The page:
Access to Counsel

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Pursuant to state regulations, the jail must have a written policy providing that prisoners will be allowed to have confidential access to their attorneys and their authorized representatives at any reasonable hour. Rules of the Tennessee Corrections Institute, Rule 1400-1-.12(7).

“Access to counsel is not only a right under the Sixth Amendment, but is one means of insuring access to the courts.”Arney v. Simmons, 26 F.Supp.2d 1288, 1296 (D. Kan. 1998) (citations omitted). The opportunity to communicate privately with an attorney is an important part of meaningful access to the courts. Dreher v. Sielaff, 636 F.2d 1141, 1143 (7th Cir.1980). “However, the Sixth Amendment does not require in all instances full and unfettered contact between an inmate and counsel.” Arney, 26 F.Supp.2d at 1296. "The constitutionally relevant benchmark is meaningful, not total or unlimited, access."  Campbell v. Miller, 787 F.2d 217, 226 (7th Cir.), cert. denied, 479 U.S. 1019, 107 S.Ct. 673, 93 L.Ed.2d 724 (1986) (emphasis in original).

Prison officials have the authority to impose reasonable regulations and conditions regarding attorney visits, so long as they do not interfere with an inmate's communication with his attorney. Boyd v. Anderson, 265 F.Supp.2d 952, 969 (N.D. Ind. 2003) (citations omitted). “The extent to which that right is burdened by a particular regulation or practice must be weighed against the legitimate interests of penal administration and the proper regard that judges should give to the expertise and discretionary authority of correctional officials.” Procunier v. Martinez, 416 U.S. 396, 420, 94 S.Ct. 1800, 1814-1815, 40 L.Ed.2d 224 (1974). See Department of Corrections v. Superior Court, 131 Cal.App.3d 245, 250-255 (Cal. App. 1 Dist. 1982) (upholding termination of personal contact visits with attorney and substitution of  specified noncontact visits as reasonable and necessary in the interest of institutional security and public protection). But see Ching v. Lewis, 895 F.2d 608, 610 (9th Cir. 1990) (holding that a prisoner's right of access to the courts includes contact visitation with his counsel).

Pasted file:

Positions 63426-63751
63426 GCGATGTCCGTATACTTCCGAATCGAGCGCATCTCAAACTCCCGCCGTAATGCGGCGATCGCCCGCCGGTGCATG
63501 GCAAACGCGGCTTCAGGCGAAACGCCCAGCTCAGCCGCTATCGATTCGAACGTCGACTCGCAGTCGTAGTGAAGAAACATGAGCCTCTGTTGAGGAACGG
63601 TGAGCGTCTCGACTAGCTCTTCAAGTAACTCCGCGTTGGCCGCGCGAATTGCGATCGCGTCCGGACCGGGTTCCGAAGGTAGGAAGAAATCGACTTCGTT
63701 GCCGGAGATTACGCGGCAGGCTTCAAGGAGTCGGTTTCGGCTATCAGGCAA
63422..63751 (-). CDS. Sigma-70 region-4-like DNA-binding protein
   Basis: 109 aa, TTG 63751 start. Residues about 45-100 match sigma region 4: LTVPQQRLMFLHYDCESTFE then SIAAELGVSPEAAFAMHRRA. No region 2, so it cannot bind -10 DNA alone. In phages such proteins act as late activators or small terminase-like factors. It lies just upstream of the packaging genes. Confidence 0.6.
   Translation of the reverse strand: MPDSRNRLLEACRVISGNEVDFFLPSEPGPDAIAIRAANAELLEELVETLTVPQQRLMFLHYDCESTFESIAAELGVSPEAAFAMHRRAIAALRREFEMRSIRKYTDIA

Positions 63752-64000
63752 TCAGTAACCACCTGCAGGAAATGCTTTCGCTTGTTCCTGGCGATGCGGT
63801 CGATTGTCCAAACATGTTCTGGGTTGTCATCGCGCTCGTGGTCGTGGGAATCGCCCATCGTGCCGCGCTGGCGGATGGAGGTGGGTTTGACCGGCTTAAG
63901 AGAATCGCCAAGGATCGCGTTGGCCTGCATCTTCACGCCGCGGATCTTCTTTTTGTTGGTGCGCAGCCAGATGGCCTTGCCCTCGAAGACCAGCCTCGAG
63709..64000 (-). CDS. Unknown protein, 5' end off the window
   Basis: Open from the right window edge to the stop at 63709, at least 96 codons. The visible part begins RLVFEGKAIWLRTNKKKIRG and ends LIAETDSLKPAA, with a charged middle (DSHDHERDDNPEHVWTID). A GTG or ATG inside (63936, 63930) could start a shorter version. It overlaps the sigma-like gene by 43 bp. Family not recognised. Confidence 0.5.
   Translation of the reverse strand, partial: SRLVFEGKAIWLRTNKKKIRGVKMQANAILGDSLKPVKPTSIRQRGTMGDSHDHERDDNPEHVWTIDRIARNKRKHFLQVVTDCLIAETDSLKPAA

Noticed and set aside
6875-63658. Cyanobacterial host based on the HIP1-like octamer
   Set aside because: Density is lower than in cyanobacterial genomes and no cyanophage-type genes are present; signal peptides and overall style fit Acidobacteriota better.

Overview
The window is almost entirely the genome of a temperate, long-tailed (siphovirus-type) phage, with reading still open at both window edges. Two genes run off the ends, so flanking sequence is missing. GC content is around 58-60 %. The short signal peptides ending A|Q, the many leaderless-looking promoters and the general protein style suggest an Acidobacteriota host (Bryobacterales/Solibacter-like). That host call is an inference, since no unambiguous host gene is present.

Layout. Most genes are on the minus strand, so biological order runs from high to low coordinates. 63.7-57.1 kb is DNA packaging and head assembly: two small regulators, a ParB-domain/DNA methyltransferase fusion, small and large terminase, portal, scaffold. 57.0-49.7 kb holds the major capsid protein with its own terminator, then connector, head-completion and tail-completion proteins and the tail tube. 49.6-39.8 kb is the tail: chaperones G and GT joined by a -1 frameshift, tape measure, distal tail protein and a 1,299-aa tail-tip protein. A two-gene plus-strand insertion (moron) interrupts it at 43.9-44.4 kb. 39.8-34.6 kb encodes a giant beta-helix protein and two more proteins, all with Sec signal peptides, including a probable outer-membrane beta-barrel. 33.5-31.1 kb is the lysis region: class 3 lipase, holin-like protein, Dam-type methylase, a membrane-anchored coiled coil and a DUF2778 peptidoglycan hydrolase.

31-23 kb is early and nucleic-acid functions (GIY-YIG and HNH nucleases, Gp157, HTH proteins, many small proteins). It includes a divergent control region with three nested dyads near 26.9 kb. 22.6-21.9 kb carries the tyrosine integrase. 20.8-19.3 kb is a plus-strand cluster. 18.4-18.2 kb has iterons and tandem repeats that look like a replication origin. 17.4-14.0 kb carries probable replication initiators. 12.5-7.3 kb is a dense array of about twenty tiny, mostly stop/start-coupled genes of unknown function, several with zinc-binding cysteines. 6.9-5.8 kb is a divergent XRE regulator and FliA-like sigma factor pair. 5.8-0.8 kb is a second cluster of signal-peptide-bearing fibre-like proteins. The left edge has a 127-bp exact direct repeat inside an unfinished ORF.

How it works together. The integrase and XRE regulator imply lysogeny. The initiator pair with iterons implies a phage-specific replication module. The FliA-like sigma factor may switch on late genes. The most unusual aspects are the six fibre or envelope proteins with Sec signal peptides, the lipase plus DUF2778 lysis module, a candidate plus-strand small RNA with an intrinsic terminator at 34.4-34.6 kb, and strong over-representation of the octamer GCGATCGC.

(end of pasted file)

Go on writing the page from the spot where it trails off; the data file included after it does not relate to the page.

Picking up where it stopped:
A 24-hour notice requirement prior to legal visitation does not violate an inmate’s right to access to counsel. Campbell v. Miller, 787 F.2d 217, 226-227 (7th Cir. 1986) (“Despite these restrictions, attorneys may visit inmates four days a week. That provides inmates with a reasonable opportunity to receive professional legal assistance.”).

While prisoners have a right to meet with their attorney, they do not have a right to meet as a group with an attorney. Boyd v. Anderson, 265 F.Supp.2d 952, 969 (N.D. Ind. 2003) (citations omitted).

County jail inmates who wish to consult with an attorney must be provided with a reasonable degree of privacy. Nicholson v. Choctaw County, 498 F.Supp. 295, 310 (S.D. Ala. 1980), citing Jones v. Diamond, 594 F.2d 997, 1024 (5th Cir. 1979); Ahrens v. Thomas, 434 F.Supp. 873, 898 (W.D. Mo. 1977). See also Owens-El v. Robinson, 442 F.Supp. 1368, 1389 (W.D. Pa. 1978) (finding that the attorney visiting room, while occasionally overcrowded, was sufficient to permit attorneys to consult with their clients and to properly prepare a defense, and therefore did not violate inmates' constitutional rights).